Ditto says there are two fundamental principles of magic, and the first is the law of similarity, which involves people grouping things that appear similar together.
“It’s like a voodoo doll,” Ditto says. “It’s supposed to make somebody hurt because it looks like them”.
Similarly, people will throw darts at a picture of Hitler, but won’t if it’s someone they like. “Even if they go through with it, they tend to be less accurate,” Ditto notes. “They act as if two things that look the same are the same.”
Next is the law of contagion, where if two things come into contact, one keeps qualities from the other. Ditto connected this to the Shroud of Turin, claimed to be the burial cloth of Jesus. People believe it retains magic. “Even though they know it’s not true, they feel it,” Ditto says.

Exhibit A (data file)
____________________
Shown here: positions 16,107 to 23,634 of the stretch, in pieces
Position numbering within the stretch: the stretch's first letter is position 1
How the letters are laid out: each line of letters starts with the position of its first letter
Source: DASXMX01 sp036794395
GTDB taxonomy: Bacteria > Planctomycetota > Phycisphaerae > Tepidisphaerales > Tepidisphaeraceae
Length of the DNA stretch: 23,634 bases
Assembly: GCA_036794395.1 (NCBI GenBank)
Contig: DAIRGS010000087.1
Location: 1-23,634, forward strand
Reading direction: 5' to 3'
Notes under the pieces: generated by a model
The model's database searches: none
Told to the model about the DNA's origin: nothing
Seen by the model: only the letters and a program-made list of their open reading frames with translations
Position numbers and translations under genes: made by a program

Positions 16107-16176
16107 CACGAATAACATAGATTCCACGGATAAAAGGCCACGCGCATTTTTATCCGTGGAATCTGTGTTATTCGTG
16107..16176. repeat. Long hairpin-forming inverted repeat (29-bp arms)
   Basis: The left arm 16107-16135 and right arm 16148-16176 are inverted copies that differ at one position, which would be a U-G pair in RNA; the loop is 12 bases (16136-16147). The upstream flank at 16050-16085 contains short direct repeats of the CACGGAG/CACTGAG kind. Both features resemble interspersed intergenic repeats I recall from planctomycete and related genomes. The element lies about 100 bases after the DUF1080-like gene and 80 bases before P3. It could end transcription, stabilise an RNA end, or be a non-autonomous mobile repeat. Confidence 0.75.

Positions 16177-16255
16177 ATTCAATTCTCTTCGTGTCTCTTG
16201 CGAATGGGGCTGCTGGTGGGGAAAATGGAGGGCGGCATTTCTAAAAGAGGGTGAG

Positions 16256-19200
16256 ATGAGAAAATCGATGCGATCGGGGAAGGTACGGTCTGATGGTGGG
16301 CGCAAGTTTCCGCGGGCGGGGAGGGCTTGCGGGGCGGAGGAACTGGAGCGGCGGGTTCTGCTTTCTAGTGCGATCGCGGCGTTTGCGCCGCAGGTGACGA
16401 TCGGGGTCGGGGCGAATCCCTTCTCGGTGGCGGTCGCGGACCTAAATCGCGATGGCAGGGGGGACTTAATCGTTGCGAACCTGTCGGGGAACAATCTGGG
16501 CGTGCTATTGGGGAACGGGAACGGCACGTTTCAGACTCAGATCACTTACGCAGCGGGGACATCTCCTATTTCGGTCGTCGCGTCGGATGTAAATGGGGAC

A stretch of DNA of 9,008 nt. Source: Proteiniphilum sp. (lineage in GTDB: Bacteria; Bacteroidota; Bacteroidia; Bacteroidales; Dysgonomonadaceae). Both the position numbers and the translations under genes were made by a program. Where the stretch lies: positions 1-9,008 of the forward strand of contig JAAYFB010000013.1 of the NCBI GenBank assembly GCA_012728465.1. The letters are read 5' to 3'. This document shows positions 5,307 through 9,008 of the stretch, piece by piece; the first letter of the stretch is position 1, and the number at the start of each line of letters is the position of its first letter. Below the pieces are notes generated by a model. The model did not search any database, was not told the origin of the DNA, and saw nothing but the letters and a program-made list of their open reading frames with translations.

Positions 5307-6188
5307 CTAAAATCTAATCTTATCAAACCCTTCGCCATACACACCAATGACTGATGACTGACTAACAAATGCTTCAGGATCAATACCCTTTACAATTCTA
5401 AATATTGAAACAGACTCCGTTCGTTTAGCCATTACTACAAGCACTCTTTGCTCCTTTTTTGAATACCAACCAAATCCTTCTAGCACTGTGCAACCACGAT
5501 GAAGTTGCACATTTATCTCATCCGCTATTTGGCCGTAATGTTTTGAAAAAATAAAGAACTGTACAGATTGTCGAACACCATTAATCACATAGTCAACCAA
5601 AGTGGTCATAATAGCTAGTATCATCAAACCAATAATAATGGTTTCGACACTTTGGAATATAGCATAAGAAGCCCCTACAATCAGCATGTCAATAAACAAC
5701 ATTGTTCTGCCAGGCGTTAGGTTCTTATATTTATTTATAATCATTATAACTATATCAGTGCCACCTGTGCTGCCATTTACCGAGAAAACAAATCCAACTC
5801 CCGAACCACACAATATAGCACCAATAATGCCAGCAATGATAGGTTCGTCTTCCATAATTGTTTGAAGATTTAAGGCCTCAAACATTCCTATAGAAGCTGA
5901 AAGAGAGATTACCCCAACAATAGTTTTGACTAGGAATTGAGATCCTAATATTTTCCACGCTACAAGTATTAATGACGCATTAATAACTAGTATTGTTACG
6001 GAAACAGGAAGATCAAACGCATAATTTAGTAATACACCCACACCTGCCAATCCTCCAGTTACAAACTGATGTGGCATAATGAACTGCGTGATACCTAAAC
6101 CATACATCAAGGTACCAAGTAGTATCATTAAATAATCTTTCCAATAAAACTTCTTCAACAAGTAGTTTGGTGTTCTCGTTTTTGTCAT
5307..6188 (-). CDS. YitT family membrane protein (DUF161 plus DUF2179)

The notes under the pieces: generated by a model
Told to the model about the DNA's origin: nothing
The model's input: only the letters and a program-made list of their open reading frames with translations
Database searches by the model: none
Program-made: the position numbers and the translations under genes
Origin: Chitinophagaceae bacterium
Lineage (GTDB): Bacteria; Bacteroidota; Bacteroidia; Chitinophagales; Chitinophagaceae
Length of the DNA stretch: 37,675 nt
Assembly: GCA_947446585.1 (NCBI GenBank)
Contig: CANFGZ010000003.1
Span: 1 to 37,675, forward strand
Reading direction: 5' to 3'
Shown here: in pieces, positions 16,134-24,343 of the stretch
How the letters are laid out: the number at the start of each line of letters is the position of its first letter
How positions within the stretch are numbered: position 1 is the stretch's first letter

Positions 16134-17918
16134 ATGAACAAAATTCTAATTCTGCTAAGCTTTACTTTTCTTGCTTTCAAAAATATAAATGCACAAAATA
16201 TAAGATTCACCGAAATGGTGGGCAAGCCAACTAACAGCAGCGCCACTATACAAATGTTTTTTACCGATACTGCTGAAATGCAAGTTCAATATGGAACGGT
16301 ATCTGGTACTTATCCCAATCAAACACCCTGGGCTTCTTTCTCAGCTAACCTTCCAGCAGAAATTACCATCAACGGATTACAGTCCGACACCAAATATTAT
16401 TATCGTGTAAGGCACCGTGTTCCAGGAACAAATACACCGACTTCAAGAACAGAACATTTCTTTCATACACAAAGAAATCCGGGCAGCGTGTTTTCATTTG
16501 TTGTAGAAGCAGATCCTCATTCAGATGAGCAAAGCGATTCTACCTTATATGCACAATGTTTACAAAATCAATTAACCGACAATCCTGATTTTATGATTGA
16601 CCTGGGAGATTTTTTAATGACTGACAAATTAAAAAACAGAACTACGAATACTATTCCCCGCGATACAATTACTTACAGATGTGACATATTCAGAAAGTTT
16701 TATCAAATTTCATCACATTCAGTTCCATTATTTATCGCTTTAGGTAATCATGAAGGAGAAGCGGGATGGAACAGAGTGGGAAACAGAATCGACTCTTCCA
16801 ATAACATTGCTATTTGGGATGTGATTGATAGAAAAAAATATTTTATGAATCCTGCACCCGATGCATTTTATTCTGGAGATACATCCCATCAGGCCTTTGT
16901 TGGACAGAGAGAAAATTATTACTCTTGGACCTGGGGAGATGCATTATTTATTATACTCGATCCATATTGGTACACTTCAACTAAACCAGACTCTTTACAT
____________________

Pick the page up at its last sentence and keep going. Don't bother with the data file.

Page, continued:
In the end it’s that feeling, perhaps of a lack of control, that allows superstitions to trap us.
A Sense of Control
“Superstitions grow out of an ancient, even primordial human sense of powerlessness and a corresponding need to propitiate and persuade greater powers,” says UC Irvine English professor Jane Lewis, who specializes in supernatural and gothic fiction.
Lewis admits to throwing salt over her shoulder if she spills it, never killing spiders, or knocking on wood and amending overly confident statements out of worry.
Lewis explains that superstitions, “Express our species’ awareness that — much as we would like to believe — we are not the most powerful force out there, whether you call that force nature, God, the gods, the universe, or energy.”
Superstitions depicted in media are used to create an atmosphere of dread and anxiety. Lewis identifies vampire stories as the gothic sub-genre that’s most involved with superstitions. “Bram Stoker drew inspiration for Dracula from Emily Gerard’s book Transylvanian Superstitions” Lewis says. “Vampire stories are full of superstitious beliefs.”